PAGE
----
Family therapy versus psychoeducation for young people

Quality assessment
No of studiesDesignLimitationsConsistencyDirectnessOther considerations
Not clinically improved (Liddle 2001, Waldron 2001 )
2Randomised trialsNo limitationsNo important inconsistencySome uncertainty (−1)1None
Drug use: cannabis, self-reported days (endpoint change from baseline) (Waldron 2001, Latimer 2003)
2Randomised trialsNo limitationsNo important inconsistencySome uncertainty (−1)1None
Drug use: cannabis, self-reported days (3-month follow-up) (Waldron 2001)
1Randomised trialsNo limitationsNo important inconsistencySome uncertainty (−1)1Imprecise or sparse data (−1)2
Summry of findings
OutcomeNo of patientsEffectQuality
Family interventionPsychoeducationRelative (95% CI)Absolute (95% CI)
Not clinically improved43/76 (56.6%)61/82 (74.4%)RR 0.76 (0.60 to 0.96)-⊕⊕⊕○
Moderate
Drug use: cannabis, self-reported days (endpoint change from baseline)5051-SMD −0.32 (−0.71 to 0.08)⊕⊕⊕○
Moderate
Drug use: cannabis, self-reported days (3-month follow-up)2930-SMD 0.08 (−0.43 to 0.59)⊕⊕○○
Low
1

No UK studies

2

Single study

From: APPENDIX 16, EVIDENCE PROFILE TABLES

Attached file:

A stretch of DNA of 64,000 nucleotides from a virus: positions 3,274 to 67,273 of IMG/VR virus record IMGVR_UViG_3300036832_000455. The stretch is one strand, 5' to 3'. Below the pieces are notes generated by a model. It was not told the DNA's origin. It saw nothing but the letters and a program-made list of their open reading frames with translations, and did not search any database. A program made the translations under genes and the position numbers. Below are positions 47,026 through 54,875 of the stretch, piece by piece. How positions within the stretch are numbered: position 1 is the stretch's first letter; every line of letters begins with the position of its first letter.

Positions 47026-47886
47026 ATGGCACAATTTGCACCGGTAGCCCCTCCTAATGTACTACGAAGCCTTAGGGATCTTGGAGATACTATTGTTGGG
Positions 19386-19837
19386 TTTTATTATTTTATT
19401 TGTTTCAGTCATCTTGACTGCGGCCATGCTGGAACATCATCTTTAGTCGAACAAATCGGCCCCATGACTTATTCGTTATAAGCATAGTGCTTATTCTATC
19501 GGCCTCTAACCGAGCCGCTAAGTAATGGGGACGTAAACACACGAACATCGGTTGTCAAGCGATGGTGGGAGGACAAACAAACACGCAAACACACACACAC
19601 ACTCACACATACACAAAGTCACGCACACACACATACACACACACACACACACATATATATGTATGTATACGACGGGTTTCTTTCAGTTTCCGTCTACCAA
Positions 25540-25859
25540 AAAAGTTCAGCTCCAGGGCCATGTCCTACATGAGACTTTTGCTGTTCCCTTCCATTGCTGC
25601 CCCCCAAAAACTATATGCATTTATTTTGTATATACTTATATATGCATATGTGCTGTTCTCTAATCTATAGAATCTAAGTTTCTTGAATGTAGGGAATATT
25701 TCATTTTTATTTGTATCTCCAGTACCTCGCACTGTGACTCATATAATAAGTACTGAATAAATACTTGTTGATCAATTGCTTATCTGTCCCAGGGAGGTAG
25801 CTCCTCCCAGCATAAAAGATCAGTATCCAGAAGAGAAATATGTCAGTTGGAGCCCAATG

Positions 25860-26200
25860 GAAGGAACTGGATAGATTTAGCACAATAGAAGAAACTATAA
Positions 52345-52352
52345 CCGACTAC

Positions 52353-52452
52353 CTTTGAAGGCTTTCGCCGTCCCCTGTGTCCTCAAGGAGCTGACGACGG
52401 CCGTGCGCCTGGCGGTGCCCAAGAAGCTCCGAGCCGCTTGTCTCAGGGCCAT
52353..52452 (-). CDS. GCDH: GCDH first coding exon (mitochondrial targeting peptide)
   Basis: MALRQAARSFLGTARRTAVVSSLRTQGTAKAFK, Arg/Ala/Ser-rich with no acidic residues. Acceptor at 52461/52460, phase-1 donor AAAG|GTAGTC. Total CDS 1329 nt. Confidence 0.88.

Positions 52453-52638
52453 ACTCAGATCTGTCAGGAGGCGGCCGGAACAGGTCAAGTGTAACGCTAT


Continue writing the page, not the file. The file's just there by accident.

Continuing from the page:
Cover of Drug Misuse
Drug Misuse: Psychosocial Interventions.
NICE Clinical Guidelines, No. 51.
National Collaborating Centre for Mental Health (UK).
Leicester (UK): British Psychological Society; 2008.
Copyright © 2008, The British Psychological Society & The Royal College of Psychiatrists.

All rights reserved. No part of this book may be reprinted or reproduced or utilised in any form or by any electronic, mechanical, or other means, now known or hereafter invented, including photocopying and recording, or in any information storage or retrieval system, without permission in writing from the publishers. Enquiries in this regard should be directed to the British Psychological Society.

PubMed Health. A service of the National Library of Medicine, National Institutes of Health.